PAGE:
Pittsburgh marathon officials take hard look at security

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Even before Monday's fatal explosions at the Boston Marathon, organizers of the Dick's Sporting Goods Pittsburgh Marathon had planned tight security for the city's May 5 race. But after learning of the attack, race organizers and emergency officials plan to take another look at their safety measures and potentially add security measures such as additional bomb sweeps, according to race director Patrice Matamoros.

Runners and spectators are safe at the event, she said, but organizers want to work with city and county public safety officials to make sure the event's security is as strong as possible. The race is expected to draw nearly 28,000 runners and between 30,000 and 50,000 spectators.

"We will be going into meetings between now and race day to discuss security and what else we can do to ensure runners' safety," Ms. Matamoros said on Monday.

Pittsburgh Marathon executive director talks about precautions

Patrice Matamoros, executive director of the Pittsburgh Marathon, talks to KDKA-TV about what security precautions are planned for the city's race in May. (4/14/2013)

Ray Demichiei, the city's deputy emergency management director, declined to say exactly what changes might be made but said Pittsburgh's marathon security will be "the No. 1 issue on the agenda" at this morning's regularly scheduled public safety chiefs' meeting.

"Obviously, we're going to sit down and look at it with a different set of eyes now, considering what happened," Mr. Demichiei said. "I'm not sure we're going to do anything differently, but we're going to look at it and look at it hard."

Until the 2010 marathon, when a microwave containing what was thought to be explosives was discovered along the race route, organizers had used a very basic security plan, according to Ms. Matamoros. But after that bomb scare -- which overwhelmed local cell phone networks, leaving organizers without working cell phones and unable to talk to each other -- she and other organizers got serious about security, she said.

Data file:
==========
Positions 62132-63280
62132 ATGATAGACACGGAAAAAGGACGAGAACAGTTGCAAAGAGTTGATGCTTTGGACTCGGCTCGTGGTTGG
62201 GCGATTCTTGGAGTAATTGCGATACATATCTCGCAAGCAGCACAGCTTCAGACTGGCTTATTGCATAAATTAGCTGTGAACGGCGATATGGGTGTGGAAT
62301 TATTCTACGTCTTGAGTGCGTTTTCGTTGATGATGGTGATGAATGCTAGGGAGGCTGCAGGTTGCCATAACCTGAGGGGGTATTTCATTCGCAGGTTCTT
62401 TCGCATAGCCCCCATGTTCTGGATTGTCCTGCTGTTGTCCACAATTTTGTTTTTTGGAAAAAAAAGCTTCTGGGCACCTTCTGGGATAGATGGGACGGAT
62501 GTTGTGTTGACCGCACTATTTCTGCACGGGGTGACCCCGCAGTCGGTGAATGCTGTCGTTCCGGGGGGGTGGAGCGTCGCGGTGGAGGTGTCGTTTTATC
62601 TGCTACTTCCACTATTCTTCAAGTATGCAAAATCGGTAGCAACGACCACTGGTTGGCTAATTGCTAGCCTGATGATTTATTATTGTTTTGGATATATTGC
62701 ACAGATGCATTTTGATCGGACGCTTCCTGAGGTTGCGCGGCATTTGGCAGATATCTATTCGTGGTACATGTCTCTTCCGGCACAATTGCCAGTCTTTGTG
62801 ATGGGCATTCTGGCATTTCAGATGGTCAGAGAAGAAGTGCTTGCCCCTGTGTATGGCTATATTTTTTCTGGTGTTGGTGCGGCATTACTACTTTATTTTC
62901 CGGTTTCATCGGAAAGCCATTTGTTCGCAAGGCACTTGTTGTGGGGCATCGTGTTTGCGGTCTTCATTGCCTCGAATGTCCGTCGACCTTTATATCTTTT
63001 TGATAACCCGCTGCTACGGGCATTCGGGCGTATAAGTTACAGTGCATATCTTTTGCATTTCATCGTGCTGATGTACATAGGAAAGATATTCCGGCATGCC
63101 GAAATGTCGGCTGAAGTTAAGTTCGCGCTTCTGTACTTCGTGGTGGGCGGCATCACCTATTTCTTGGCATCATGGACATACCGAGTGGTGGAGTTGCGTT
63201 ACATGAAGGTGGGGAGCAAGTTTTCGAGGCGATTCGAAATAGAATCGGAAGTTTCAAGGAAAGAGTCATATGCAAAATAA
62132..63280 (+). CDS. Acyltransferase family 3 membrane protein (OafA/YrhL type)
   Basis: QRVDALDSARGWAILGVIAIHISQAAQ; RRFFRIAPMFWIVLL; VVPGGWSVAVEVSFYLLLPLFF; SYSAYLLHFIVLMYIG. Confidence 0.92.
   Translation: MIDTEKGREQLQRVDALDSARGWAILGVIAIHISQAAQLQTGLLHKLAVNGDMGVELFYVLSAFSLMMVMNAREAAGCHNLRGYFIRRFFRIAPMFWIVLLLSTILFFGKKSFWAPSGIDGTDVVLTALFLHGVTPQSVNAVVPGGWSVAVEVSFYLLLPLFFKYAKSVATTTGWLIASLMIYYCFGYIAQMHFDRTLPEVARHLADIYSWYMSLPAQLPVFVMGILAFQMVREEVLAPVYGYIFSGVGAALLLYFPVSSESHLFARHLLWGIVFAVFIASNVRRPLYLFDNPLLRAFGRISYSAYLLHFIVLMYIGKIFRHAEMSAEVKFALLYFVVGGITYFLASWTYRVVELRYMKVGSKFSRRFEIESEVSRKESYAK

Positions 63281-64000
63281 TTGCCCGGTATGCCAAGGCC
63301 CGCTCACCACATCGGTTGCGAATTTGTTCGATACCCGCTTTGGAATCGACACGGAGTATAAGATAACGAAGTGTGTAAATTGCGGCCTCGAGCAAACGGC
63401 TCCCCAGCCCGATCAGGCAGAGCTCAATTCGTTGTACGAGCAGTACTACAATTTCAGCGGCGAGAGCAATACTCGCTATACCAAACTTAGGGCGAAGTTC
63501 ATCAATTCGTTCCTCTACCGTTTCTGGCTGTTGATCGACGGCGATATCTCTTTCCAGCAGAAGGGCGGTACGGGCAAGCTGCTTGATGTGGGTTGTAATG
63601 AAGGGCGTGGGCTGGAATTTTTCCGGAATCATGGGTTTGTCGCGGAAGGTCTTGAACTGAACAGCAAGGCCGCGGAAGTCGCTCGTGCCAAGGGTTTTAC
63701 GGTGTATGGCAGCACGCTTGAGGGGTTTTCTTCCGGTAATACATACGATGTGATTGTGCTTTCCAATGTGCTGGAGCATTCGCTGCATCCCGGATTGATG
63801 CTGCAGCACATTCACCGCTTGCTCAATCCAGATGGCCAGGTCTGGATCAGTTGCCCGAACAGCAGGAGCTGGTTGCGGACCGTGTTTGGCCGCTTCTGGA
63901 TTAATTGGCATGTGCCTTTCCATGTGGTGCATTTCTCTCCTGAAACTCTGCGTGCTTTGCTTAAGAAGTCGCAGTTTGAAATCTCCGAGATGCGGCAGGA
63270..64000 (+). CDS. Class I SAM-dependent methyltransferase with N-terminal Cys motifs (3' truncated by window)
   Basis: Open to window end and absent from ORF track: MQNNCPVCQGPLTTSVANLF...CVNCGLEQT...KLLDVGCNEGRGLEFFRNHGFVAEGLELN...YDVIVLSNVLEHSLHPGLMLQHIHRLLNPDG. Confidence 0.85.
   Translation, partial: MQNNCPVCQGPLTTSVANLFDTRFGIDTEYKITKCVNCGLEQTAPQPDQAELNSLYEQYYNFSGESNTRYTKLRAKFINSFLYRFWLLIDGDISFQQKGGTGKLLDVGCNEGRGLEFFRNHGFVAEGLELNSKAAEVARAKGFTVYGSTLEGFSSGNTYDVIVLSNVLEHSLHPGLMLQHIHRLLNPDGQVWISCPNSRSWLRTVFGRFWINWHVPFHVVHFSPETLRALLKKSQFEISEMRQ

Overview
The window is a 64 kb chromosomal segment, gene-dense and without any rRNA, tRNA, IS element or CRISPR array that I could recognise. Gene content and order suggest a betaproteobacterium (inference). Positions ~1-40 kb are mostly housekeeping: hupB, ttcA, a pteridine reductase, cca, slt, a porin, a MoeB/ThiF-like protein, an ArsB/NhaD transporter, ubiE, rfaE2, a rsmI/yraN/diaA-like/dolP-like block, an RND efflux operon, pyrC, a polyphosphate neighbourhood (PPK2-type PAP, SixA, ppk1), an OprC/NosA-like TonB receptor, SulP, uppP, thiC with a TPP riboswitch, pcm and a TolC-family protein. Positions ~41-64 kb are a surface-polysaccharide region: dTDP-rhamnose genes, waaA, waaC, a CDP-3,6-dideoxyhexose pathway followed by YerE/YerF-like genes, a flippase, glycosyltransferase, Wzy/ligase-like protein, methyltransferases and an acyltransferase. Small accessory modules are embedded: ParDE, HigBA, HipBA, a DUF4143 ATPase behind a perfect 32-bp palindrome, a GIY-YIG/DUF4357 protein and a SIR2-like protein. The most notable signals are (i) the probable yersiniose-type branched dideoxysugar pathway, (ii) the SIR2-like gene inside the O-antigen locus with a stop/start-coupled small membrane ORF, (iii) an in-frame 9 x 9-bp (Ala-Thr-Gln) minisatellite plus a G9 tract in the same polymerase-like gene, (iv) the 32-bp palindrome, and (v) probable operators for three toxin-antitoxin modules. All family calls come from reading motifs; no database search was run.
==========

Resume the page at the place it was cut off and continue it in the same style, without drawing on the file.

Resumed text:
Race organizers studied security and communications at marathons and other major events across the country, including in Boston, New York City and Chicago. They hired a crisis management team from Texas to prepare responses to emergencies as varied as running out of water, traffic jams and the detonation of a bomb. And they worked with the same communications company used by organizers of the Boston Marathon to improve their ability to communicate in the event of a crisis, according to Ms. Matamoros.

Under the Pittsburgh marathon's current security system, she said, organizers pay the city for the help of 350 on-duty police officers and hire an additional 200 security guards, at a cost of approximately $160,000. The Allegheny County Emergency Operations Center is in charge of public safety for the race.

The race route is checked for suspicious-looking objects on race week and in the early morning immediately before the race, she said. During the race, a team of bike riders looks again for anything suspicious or unusual along the route, which is also lined with numerous surveillance cameras. And a bomb squad with a bomb-sniffing dog inspects people at the start line, she said.

Runners must check any gear, and the area around the start and finish lines is fenced to exclude anyone without an appropriately numbered race "bib."

For the first time, race organizers also have ordered 12,000 linear feet of 6-foot chain link fencing to control crowds that gather at especially packed "choke points," Ms. Matamoros said.

In an emergency, she said, officials at the emergency operations center would decide how to respond, and relay information by text and email, if necessary, to race organizers at the course finish line. From there, the message would be sent to the course technical director, who in turn sends it to the leader or leaders of the race course sectors where the emergency is happening.

Sector leaders -- using scripted messages that include exact instructions of what to do and what to say to runners, volunteers and spectators -- then would contact "water captains" and other volunteers at some or all of the 22 water stops, 19 medical aid stations and four relay exchanges along the course.

Those volunteers, who have been trained in what to expect in various scenarios, then become ad-hoc emergency responders in addition to police and other officials, using megaphones to communicate with runners, spectators and other volunteers. Approximately 100 musical bands performing along the race route also would be called upon to use their sound systems as a public address system to relay messages to the crowd, which could be evacuated to nearby churches and schools if necessary, Ms. Matamoros said.

While the Boston Marathon had similar, and probably even more stringent, security measures in place before Monday's explosions, Ms. Matamoros said she is not worried about public safety during the Pittsburgh Marathon because Boston and other large cities are much more compelling targets for terrorists.

"I think our runners are safe," she said. "We are doing what it takes to keep them safe, and we've been doing it for years."

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Amy McConnell Schaarsmith: aschaarsmith@post-gazette.com or 412-263-1719.


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